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Censor Movie Review

Written by Joanna K. Neilson

Released by Vertigo Releasing


Directed by Prano Bailey-Bond
Written by Prano Bailey-Bond and Anthony Fletcher
2021, 84 minutes, Rated 15 (UK)
Released on 20th August 2021

Niamh Algar as Enid Baines
Michael Smiley as Doug Smart
Nicholas Burns as Sanderson
Vincent Franklin as Fraser


It’s the early 1980s and Britain is right in the midst of major economic and social unrest. Margaret Thatcher’s Tory regime and the constant shadow of a nuclear war are more than enough to give anyone nightmares. But what really gets the nation’s moral knickers in a twist is the terrifying cultural threat of ‘video-nasties’. As home video becomes more popular and the available horror movies on VHS ever-more extreme, hysterical newspapers and sanctmonious TV shows demand to know who will stand between the fragile minds of the British public and the corrupting influence of gory movies like The Evil Dead.

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Well, Enid (Niamh Algar) is one of those self-righteous souls, working for the BBFC to oversee and neuter the very worst content that VHS horror has to offer. Wonderfully played by Niamh Algar, to all outward appearances she’s the ultimate uptight prude, mousy, buttoned-down and super-repressed about sex and violence both on and off the screen. She’s determined to inflict her stifling morals on the rest of the viewing public. Although she does seem to have a wry sense of humour about some of the lamer special effects in those films. But one video in particular sets off a chain reaction of PTSD in Enid, causing ever-darker memories to resurface. As her perception of reality and fiction unravels, who will survive and what will be left of her?

It starts extremely well, with a pitch-perfect rendering of a gaudy, seedy, yet simultaneously very drab, era of British history. The retro clothes, music and soft-focus neon will scratch anyone’s nostalgic itch for that period. The opening hour is nicely grounded in Enid’s world, with a fascinating look at the tongue-in-cheek mindset of the censors and the Kafkaesqueness of lurid horror meeting their beige bureaucracy.

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So it’s a pity that it doesn’t do more with its brilliant opening salvo of mundane but relatable repression. Losing focus about an hour in, Censor lurches into a more psychedelic parody of the most overused horror tropes from that era. Because, to be perfectly honest, the late-eighties horror genre had its own issues with lazy dream logic and OTT gory silliness and your patience with it 40 years on may vary. The ending relies too much on those familiar, old-fashioned horror tropes and the luridness just seems to undermine all the impressively crafted intimacy it achieves with Enid in the first hour of the film.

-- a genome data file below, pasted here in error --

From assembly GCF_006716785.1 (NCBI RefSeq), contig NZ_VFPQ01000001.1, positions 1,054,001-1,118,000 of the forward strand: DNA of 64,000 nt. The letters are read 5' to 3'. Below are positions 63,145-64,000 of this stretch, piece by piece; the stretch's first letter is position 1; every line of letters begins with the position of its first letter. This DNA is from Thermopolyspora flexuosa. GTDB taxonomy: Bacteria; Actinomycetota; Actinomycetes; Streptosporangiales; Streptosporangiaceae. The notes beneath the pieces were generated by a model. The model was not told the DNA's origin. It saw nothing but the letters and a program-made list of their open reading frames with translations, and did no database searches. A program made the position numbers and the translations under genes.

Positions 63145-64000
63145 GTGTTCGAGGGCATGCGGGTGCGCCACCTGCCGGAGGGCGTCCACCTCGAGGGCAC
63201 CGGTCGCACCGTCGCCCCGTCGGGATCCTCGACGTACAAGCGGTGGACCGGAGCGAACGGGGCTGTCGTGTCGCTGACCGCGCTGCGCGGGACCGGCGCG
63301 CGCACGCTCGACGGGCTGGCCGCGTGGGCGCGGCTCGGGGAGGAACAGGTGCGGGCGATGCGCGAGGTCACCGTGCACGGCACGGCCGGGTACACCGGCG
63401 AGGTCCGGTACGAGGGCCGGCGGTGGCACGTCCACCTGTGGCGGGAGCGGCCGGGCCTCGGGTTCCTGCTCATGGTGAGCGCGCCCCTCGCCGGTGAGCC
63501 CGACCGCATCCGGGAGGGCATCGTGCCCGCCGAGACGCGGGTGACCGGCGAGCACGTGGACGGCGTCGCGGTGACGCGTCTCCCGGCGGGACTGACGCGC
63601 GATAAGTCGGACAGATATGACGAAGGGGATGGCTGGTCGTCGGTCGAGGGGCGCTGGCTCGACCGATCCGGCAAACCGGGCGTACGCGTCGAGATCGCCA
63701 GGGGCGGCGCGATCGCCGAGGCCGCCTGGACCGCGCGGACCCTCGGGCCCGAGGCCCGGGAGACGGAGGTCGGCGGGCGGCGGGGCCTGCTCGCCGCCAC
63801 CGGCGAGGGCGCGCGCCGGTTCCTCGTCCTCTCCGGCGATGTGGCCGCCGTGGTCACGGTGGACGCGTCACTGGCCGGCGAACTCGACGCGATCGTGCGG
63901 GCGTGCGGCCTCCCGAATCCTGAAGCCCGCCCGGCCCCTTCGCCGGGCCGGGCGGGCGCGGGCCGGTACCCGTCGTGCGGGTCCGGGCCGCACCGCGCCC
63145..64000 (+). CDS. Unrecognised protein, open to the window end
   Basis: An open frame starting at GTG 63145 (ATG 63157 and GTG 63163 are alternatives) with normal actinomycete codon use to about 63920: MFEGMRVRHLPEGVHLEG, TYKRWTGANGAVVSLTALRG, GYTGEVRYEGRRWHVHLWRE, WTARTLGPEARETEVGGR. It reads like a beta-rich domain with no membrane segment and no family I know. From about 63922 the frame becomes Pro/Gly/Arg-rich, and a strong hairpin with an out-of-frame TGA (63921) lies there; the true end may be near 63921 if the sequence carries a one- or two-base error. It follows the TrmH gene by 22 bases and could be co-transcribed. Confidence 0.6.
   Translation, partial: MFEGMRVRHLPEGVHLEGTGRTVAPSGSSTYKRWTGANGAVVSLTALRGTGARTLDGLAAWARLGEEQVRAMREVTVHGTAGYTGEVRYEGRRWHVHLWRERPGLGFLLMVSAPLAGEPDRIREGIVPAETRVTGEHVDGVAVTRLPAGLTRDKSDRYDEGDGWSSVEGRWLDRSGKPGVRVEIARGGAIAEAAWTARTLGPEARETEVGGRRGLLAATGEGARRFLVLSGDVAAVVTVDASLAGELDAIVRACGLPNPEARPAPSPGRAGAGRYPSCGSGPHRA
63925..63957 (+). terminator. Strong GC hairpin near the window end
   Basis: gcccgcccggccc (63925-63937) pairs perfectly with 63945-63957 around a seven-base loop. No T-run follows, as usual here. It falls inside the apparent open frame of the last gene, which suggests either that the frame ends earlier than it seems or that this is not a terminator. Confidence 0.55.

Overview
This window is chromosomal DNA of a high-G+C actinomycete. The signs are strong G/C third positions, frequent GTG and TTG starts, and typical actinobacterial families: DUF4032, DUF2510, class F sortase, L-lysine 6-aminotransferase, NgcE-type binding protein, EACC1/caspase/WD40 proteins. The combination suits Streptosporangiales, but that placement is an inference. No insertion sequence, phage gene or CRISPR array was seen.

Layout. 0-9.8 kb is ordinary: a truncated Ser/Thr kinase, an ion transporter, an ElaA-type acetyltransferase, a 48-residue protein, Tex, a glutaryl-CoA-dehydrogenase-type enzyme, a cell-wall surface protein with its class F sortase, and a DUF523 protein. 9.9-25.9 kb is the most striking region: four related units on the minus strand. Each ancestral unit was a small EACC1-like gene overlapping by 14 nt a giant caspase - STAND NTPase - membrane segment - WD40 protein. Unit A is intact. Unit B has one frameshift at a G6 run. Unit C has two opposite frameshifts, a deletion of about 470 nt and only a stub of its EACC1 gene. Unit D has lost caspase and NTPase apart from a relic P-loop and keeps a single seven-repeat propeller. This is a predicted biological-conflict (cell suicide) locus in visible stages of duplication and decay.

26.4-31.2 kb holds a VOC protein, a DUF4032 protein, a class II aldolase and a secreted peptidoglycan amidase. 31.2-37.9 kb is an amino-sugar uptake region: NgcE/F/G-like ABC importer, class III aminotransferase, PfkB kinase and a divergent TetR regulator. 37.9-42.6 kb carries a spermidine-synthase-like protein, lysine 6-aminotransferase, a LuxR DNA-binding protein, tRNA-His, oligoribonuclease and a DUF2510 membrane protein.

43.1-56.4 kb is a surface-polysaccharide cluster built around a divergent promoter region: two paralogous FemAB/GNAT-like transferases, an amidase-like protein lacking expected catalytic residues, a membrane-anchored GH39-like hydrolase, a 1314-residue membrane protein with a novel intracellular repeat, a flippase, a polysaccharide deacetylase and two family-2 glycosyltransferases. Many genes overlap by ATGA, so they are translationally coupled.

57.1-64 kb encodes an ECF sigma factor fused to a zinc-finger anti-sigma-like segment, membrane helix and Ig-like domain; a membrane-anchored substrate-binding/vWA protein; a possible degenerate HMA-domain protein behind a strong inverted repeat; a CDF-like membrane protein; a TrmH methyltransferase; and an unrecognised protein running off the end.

While it’s beautifully made and the music is hauntingly good, the finale just doesn’t click. The more interesting, day to day bizarreness of working at the BBFC gets completely thrown away for a total change of pace and scene. And it’s a real shame, especially because horror expert Kim Newman is a producer behind the scenes. And it’s always great to see Michael Smiley, who’s carved out a genre niche of his own. Here he’s spot on as a scuzzy producer of the nastiest of those troublesome VHS nasties.

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But what Censor does do very well, mainly whenever we’re at Enid’s workplace, is showing the bizarre hypocrisy behind so much censorship of media and film. It’s truly bizarre that the public’s morals can possibly be entrusted to a very random group of gatekeepers. Especially when it wisely shows the harsher events happening in reality, which the news is totally free to report on. To someone, the fictional murders and manufactured fear are far more dangerous. I mean, it’s a really good thing no one was ever murdered before the rise of home video, isn’t it? And are things really much better now that private corporations hold the purse strings, demanding their own set of moral standards and other platforms in terror of their shareholders getting upset by lurid user content?

Censor does a great job questioning this moral void, and suggesting that a little fictional catharsis goes a long way to dealing with the worst humanity can do in real life.

So, despite an uneven ride, I would still strongly recommend giving Censor a look, as it nails so much of the interesting battles around the subject of ‘who chooses who censors who?’. But it doesn't quite hit the spot in the end. A really good start, but ultimately, quite a hollow finale.


Movie: 3 Star Rating Cover
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